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WORLD
April 1, 2014 | By Fabiola Gutierrez and Chris Kraul
SANTIAGO, Chile - A shallow and powerful magnitude 8.2 earthquake rocked Chile's northern coast Tuesday, sparking fires, churning up high waves, causing landslides and cutting power for thousands of people. A fireman and an elderly heart attack victim were among five people reported dead from the quake, but authorities had yet to assess widespread damage. Evacuations were ordered in expectation of waves as high as 16 feet along the Pacific coast of Chile, neighboring Peru and elsewhere.
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NEWS
March 31, 2014 | By Ken Schwencke
A shallow magnitude 2.7 earthquake was reported Monday morning one mile from La Habra, according to the U.S. Geological Survey. The temblor occurred at 11:17 a.m. Pacific time at a depth of 0.6 miles. According to the USGS, the epicenter was one mile from Brea, three miles from Rowland Heights and three miles from Fullerton. In the last 10 days, there have been nine earthquakes of magnitude 3.0 or greater centered nearby. This information comes from the USGS Earthquake Notification Service and this post was created by an algorithm written by the author.
CALIFORNIA | LOCAL
March 31, 2014 | By Robert J. Lopez
Officials with the U.S. Geological Survey were advising Southern California residents Monday evening about a hoax letter that is warning of an "impending large quake. " The letter with the agency's logo was apparently being sent to residents in Orange County, urging them to be prepared for a large quake. "California is issuing a statewide warning," the letter states. The agency advises residents to check the USGS website for the latest earthquake information. The letter comes in the wake of Friday's 5.1 magnitude temblor centered in La Habra.
CALIFORNIA | LOCAL
March 31, 2014 | By Paloma Esquivel and Adolfo Flores
Three north Orange County cities scrambled Monday to reopen roads and buildings following a magnitude 5.1 quake that snapped water lines, damaged chimneys and left a well-traveled thoroughfare covered in dirt and boulders. Still, as the workweek began and the extent of damage came into sharper focus, city officials said it appeared the cities along the Los Angeles County border had been lightly touched despite the size of the quake and the continuing aftershocks. The biggest concern was Carbon Canyon Road, which remained closed Monday as a result of a rock slide Friday, said Anna Cave, emergency preparedness coordinator in Brea.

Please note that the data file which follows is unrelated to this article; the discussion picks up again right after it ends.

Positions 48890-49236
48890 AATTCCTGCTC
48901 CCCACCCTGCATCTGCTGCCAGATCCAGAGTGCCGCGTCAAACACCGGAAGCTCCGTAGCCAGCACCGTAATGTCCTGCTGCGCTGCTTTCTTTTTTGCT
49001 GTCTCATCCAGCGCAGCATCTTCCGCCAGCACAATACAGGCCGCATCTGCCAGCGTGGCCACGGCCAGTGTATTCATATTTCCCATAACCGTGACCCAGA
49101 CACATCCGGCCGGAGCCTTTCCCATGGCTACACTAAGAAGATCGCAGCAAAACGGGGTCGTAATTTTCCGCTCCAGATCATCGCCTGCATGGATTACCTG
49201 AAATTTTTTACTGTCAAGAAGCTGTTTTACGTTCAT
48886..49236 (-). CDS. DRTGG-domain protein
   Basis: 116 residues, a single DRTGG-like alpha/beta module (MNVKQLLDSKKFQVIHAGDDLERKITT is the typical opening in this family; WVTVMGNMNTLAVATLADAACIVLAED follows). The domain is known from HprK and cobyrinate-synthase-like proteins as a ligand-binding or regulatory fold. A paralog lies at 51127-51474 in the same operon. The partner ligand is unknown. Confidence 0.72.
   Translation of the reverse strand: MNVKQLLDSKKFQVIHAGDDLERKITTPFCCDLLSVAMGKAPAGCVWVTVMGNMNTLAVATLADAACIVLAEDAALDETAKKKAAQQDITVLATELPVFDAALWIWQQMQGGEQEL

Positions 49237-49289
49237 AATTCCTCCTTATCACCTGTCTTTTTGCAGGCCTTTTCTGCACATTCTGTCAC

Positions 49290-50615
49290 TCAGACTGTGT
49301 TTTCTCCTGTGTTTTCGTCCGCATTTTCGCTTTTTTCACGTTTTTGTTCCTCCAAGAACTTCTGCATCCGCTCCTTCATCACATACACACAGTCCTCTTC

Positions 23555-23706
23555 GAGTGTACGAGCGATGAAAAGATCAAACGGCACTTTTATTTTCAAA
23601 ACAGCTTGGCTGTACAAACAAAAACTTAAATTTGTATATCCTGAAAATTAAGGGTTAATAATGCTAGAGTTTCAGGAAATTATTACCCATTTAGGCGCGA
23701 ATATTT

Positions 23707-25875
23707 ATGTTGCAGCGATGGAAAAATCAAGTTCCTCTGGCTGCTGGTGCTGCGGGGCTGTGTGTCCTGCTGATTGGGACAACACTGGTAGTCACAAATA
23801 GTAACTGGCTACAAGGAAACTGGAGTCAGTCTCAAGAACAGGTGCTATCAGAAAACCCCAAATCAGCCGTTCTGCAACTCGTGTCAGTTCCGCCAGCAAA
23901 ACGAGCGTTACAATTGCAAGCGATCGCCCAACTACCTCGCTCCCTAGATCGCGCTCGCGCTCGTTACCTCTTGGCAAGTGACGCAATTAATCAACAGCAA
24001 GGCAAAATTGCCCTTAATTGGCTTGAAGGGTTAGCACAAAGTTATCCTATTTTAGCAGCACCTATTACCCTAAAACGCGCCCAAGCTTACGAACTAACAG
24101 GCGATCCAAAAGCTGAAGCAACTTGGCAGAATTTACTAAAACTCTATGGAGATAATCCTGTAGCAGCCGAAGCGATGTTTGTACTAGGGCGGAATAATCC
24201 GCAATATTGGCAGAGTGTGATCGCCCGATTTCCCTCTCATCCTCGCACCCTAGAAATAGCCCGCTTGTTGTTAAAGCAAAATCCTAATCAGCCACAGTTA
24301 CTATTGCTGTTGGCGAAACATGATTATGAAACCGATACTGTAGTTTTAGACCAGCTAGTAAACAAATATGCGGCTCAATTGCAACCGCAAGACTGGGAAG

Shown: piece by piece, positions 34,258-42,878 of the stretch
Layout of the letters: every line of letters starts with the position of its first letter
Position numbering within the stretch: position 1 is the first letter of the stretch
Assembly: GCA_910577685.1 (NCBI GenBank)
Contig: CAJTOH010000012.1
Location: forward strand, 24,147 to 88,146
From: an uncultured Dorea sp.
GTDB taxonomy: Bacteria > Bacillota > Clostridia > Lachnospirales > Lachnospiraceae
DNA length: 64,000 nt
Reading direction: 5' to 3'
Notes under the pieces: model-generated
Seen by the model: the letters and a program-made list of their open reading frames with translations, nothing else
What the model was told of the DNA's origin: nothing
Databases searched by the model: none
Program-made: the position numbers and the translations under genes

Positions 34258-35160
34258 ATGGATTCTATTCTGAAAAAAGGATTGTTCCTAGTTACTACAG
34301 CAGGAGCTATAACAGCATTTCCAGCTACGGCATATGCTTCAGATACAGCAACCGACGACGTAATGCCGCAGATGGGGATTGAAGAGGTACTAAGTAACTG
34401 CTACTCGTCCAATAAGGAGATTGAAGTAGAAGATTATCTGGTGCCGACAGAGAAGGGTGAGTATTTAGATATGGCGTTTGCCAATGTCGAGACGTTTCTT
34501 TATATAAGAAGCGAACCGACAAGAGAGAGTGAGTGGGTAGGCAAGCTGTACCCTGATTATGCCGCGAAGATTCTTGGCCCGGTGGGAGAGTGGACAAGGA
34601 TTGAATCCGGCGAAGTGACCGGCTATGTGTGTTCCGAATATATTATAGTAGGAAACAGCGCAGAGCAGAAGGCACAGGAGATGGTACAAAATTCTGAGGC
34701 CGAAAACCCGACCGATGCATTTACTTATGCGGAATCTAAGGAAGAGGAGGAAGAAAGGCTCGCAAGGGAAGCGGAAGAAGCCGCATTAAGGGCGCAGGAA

CALIFORNIA | LOCAL
March 31, 2014 | By Paloma Esquivel and Adolfo Flores
On Monday northern Orange County cities were working on reopening roads and buildings that sustained damage from last week's 5.1 earthquake. Buildings in Brea didn't suffer any significant structural damage, said Anna Cave, emergency preparedness coordinator. Most of the calls the city received from residents were for walls or chimneys. Their biggest concern was Carbon Canyon Road, which remained closed Monday as a result of a rock slide on Friday, Cave said. The Brea road, used by an estimated 21,000 commuters a day, was expected to open at 4 a.m. Tuesday.
CALIFORNIA | LOCAL
March 31, 2014 | By Hector Becerra and Rosanna Xia
The magnitude 5.1 La Habra earthquake that shook Southern California isn't going into the seismic history books for its modest size and small damage totals. But it was an event on social media, which transmitted stories and images of the quake and its many aftershocks with a speed and breadth that left seismologists and emergency personnel taking notice. The first signs of damage came not from authorities but from residents posting photos on Facebook of broken dishes and fallen cabinets.
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